Depending on whether you’re an action junkie or not, the name Donnie Yen will mean everything or very little to you. Granted, he had minor roles in Rogue One and Blade 2, but this Hong Kong actor is best known for his martial arts prowess and unless you’re a fan of the genre, perhaps a lot of his best work is. be under your radar. So in honor of John Wick: Chapter 4in which Yen co-starts as the main antagonist of Keanu Reeves, I thought this would be a great opportunity to recommend some of Yen’s best movies, but not Hollywood.
IP Man (series)
THE Ip-Man franchise is a series of loosely biographical films based on the life of Master Ip Man, the martial arts master of Wing Chun. The films broadly chronicle the life and struggles of Ip Man with Donnie Yen in the title role. The films showcase the many struggles that Ip Man and his family have had to overcome over the decades, from poverty, occupation in the Sino-Japanese War, the British occupation of Hong Kong, racism, internal fighting, and yes, his most famous student, Bruce Lee. The series has a series of memorable and iconic martial arts scenes to complement its more dramatic tone, which are a combination of practical stunts with some light “wire-fu” added. It’s a great entry point because it’s much more readily available. (currently on Netflix in Canada, for example) and its biographical and historical nature make it appealing to a wider audience. Legendary choreographer Woo-Ping Yuen, perhaps best known for Crouching Tiger Hidden Dragon And The matrix trilogy, would lend his talents to action in the third film.
Kill Zone: SPL
Possibly my favorite Donnie Yen movie, SPL: Sha Po Lang (Or Killing area for Western audiences), is a detective story set in Hong Kong that features some of the best martial arts fighting to come out of Hong Kong while having an interesting and compelling thriller story at the same time that features a bunch of offers policewomen trying to bring the Triad to the head. The police, unsuccessful in their campaign, realize that the only way to win is to break the law, which goes against everything they stand for. The film is directed by Wilson Yip, who directed Ip Man, and features many of the same cast members, from Donnie Yen, Simon Yang, and Sammo Hung. The alley fight between Yen and Wu Jing in particular is downright awesome and I’ll never forget how amazed I was to see Sammo Hung fight for the first time. He’s a tall man, but he moves so fast that I was caught off guard.
The story of Flash point lacks some of the nuisance found in SPL, but that doesn’t stop the film from being an entertaining action flick. The most memorable aspect of this movie, which is the idealized goal of any martial arts movie, is having an amazing fight scene and Breaking point achieves this with his final fight, in which Donnie Yen dramatically throws himself with Colin Chou, perhaps better known as Seraph in The Matrix Reloaded And Revolutions. You’re definitely watching this one for the action and less for the story, which isn’t bad by any means, but doesn’t push the envelope either.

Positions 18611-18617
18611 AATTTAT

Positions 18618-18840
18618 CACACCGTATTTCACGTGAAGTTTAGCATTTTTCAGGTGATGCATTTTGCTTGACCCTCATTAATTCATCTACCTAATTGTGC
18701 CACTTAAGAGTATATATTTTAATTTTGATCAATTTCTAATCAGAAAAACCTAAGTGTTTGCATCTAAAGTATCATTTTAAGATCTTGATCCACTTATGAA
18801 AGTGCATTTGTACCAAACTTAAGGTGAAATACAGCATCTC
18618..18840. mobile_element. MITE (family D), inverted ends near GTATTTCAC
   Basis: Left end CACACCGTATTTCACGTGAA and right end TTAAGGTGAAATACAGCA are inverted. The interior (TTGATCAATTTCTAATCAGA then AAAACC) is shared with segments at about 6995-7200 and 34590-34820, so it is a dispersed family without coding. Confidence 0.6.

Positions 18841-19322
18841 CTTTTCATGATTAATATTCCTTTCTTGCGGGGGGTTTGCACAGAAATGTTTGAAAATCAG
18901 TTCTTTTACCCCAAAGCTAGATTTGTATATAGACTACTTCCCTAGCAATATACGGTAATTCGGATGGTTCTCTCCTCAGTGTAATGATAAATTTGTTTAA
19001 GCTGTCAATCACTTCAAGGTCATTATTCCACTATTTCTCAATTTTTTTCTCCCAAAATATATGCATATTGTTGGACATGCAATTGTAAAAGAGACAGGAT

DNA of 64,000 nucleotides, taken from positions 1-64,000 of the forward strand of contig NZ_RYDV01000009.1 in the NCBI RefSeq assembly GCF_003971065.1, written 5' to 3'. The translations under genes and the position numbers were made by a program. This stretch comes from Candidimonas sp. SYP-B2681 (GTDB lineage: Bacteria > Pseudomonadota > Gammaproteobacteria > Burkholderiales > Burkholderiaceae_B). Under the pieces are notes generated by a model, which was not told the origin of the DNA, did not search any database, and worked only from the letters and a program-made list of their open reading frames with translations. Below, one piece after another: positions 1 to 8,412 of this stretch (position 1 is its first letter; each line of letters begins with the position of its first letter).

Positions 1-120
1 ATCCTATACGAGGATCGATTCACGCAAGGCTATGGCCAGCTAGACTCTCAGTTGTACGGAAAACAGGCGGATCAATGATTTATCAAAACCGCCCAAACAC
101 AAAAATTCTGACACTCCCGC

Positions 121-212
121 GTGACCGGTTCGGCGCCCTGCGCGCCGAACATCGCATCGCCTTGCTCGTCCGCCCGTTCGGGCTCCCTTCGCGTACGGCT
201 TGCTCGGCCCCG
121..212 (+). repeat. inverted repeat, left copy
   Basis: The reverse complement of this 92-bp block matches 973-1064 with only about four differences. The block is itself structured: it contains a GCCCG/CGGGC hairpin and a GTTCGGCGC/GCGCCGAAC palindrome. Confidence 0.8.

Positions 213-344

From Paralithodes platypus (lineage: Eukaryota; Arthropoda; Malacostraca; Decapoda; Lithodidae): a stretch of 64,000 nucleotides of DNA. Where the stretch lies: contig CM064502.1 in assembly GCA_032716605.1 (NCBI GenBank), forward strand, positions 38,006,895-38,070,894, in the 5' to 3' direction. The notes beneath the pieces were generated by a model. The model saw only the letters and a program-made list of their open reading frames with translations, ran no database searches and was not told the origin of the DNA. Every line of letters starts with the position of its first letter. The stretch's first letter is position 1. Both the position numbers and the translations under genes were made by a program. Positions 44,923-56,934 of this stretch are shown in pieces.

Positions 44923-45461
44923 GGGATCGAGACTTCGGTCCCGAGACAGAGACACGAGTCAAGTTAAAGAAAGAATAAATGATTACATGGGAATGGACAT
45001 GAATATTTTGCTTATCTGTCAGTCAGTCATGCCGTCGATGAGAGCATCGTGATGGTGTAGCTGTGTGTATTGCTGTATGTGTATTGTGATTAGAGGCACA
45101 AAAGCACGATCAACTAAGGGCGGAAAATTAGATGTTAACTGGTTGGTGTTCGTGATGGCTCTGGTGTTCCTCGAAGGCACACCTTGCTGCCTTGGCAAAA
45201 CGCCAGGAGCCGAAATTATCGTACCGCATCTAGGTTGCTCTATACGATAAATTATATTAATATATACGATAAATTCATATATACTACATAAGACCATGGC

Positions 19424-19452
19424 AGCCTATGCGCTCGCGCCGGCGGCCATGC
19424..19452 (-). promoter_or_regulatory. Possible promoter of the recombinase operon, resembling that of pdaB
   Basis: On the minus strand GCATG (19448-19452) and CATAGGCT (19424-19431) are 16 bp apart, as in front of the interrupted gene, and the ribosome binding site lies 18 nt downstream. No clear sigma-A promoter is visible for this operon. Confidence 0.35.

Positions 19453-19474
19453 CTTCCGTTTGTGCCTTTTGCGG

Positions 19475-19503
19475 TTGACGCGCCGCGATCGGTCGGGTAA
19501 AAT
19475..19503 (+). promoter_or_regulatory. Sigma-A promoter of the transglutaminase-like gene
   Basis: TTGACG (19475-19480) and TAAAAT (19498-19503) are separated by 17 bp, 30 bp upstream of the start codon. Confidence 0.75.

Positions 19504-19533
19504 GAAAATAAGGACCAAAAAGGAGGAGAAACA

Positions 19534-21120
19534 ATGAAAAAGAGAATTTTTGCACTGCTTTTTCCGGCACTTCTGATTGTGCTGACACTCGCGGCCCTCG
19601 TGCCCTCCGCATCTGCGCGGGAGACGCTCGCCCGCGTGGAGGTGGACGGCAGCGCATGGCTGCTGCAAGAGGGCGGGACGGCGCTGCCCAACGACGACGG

iron monkey is directed by Woo-Ping Yuen, who we’ve already covered, so if you’re an action fan, that alone should make this 1993 Hong Kong action movie worth checking out. The pic was re-released in 2001 in the United States, but with numerous changes that proved controversial for fans of the original cut. So if you can find yourself a copy of the original version, I would try to prioritize that. Either way, it’s a fictionalized tale of father/son folk hero duo Wong Fei-hung and Wong Kei-ying and their encounter with the titular Iron Monkey.
One of Donnie Yen’s newest films at the time of writing may be a little light on plot, but it more than makes up for it in action. Admittedly, I haven’t seen this one, but it enjoys great reviews and fans of the Hong Kong action will no doubt recognize the names of the cast, which includes Nicholas Tse and Simon Yam with Benny Chan in the director’s chair. ’nuff said to pique my interest I want to check it out and considering it seems to have slipped under the radar I thought I’d highlight it for those who might have been interested but were unaware .
I put hero as a bonus for one simple reason: Donnie Yen is neither the lead role nor the co-star of this film, yet it’s such an exceptional film that it deserves its place on the list. Directed by legendary director Zhang Yimou, the film is set in ancient China and involves Jet Li’s Nameless telling the king how he defeated three assassins who had previously tried to claim the king’s life. Nameless brings each assassin’s weapon as evidence and tells the story of their defeat. With each story, Namless is allowed closer to the king, who initially for safety limits all visitors to 100 paces from him. Donnie Yen plays Long Sky, one of the assassins and features in a big scene where he and Jet Li have a really nice fight in a rainy yard, which I’ll link below.